What is an amazing parish? A parish with a reliance on prayer and sacraments, focused on evangelizing people and being disciples for Jesus Christ, fulfilling our call to be outposts for His mission.
Detroit, MI (PRWEB) May 06, 2016
If Synod ’16 is the spark that sets the Archdiocese of Detroit ablaze, the Amazing Parish Conference will be regarded as the flint and kindling.
For three bright and sunny days, leaders from parishes across the archdiocese met at the Detroit Renaissance Center, praying, listening and discerning how to reshape southeast Michigan’s parishes.
The conference was high-energy from the start April 18, when Archbishop Allen H. Vigneron welcomed priests and parish staff to the conference, describing it as “part of a larger strategy” that began two years ago with prayer for a New Pentecost, “Come, Encounter Christ!” events and the call to “grow in discipleship to become better witnesses to Jesus.”
“As I’ve reflected on our efforts to ‘Unleash the Gospel,’ to engage in the New Evangelization, certainly everyone would have to admit that the parishes would have to be the centers for this great effort,” said the archbishop, who used his booming “Detroit Pistons” voice to welcome attendees. “This is not a membership drive,” the archbishop continued. “This is not about simply maintaining the power of our community by having large numbers. I have absolutely no idea what fruit God will draw from our efforts. But we must make our commitment. Christ expects it of us. We make our commitment to share the Good News.”
More than 200 of the archdiocese’s 226 parishes sent leadership teams to the conference, including St. Ignatius Parish in the Cayman Islands, whom the archbishop joked should receive an “award” for traveling so far. It was the first time the Denver-based Amazing Parish organization presented the conference for a specific diocese.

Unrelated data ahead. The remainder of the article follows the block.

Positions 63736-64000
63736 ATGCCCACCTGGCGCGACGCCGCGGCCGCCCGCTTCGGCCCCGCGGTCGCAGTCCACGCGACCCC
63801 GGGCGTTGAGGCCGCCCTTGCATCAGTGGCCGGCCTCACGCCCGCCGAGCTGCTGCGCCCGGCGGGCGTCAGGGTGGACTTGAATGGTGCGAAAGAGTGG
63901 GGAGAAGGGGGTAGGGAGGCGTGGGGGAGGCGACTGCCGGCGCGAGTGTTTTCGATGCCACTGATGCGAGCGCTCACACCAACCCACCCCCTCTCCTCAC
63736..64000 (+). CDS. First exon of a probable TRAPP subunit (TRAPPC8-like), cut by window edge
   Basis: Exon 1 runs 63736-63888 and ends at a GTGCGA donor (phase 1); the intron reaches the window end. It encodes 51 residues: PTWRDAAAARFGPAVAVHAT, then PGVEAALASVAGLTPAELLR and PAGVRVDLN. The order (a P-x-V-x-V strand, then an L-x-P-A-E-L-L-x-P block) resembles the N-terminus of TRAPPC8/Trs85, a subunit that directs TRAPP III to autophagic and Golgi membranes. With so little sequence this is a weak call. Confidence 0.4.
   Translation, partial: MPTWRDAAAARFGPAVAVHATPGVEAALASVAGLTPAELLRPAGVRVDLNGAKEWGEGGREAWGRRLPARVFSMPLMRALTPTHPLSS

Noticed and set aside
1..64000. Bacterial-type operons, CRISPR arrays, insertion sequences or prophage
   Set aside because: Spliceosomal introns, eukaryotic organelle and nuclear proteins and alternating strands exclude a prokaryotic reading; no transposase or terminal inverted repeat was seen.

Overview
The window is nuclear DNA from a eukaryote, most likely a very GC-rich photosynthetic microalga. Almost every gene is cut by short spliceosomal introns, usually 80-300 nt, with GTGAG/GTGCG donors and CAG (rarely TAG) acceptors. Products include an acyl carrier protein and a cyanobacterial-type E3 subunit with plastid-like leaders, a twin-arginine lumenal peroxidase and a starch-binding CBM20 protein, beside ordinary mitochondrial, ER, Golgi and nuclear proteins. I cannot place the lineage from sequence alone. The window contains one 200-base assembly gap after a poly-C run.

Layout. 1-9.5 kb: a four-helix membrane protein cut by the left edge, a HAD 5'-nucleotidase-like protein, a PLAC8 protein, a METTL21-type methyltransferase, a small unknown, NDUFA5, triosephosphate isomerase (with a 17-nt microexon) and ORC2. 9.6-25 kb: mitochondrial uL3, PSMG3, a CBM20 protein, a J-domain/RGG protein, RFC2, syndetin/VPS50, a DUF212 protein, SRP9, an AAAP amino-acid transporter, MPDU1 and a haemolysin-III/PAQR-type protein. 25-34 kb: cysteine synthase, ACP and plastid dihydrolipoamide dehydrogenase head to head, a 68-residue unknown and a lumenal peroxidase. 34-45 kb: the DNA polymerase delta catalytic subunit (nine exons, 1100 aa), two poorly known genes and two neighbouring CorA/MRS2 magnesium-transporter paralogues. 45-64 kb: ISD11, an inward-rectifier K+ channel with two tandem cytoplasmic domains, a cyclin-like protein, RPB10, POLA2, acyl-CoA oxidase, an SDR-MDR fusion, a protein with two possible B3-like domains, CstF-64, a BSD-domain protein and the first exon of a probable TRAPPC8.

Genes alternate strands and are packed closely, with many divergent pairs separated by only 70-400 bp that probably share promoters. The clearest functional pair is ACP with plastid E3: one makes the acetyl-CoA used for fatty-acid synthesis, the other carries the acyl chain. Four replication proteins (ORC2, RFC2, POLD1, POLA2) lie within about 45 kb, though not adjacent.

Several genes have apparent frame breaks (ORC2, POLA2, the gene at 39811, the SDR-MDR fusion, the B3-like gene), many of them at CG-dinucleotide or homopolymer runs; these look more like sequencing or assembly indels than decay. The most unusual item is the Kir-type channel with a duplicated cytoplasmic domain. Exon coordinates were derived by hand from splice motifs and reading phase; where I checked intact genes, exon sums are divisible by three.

The conference covered nothing short of a complete overhaul of what pastors and parish staff could do to help make their parishes more effective in the task of evangelization.
Renowned business speaker and Oakland, Calif., native Pat Lencioni challenged attendees to give an honest evaluation of the state of their parish, how effectively goals are met and what might be needed to take the next step.“What is an amazing parish? A parish with a reliance on prayer and sacraments, focused on evangelizing people and being disciples for Jesus Christ, fulfilling our call to be outposts for His mission,” Lencioni said in an interview with The Michigan Catholic.
“Evidence suggests a parish isn’t going to expect a sense of politics, dysfunction, conversation in the hallways and parking lots,” Lencioni said. “Parishioners want more clarity on what’s being focused on. What they will notice is the people running the parish being joyful.”
Lencioni, one of the founders of the Amazing Parish movement, gave the first talk of the conference, discussing the proper role of a parish leadership team. “A real leadership team isn’t the default ‘staff’,” Lencioni said. “It’s people the pastor shares responsibility with in running the parish. It’s the group needed to have difficult conversations with, where the pastor can vent if something is going wrong, a small group to show Father he isn’t alone. And most importantly, don’t worry about the title ‘leadership team.’ It’s not an award; it’s a responsibility.”
Lencioni highlighted misconceptions about parish leadership teams and their role in running an “amazing parish.”
“Misconception No. 1: ‘The pastor has to be involved in everything,’” Lencioni said. “How many times is it, ‘I have an idea.’ ‘Well, you better tell Father.’ Our parishes will work when there are things Father doesn’t know about. It’s a drain to have the pastor in the know about everything.” Lencioni said leadership teams should not be afraid to challenge the pastor from time to time and to recognize individuals’ strengths and weaknesses.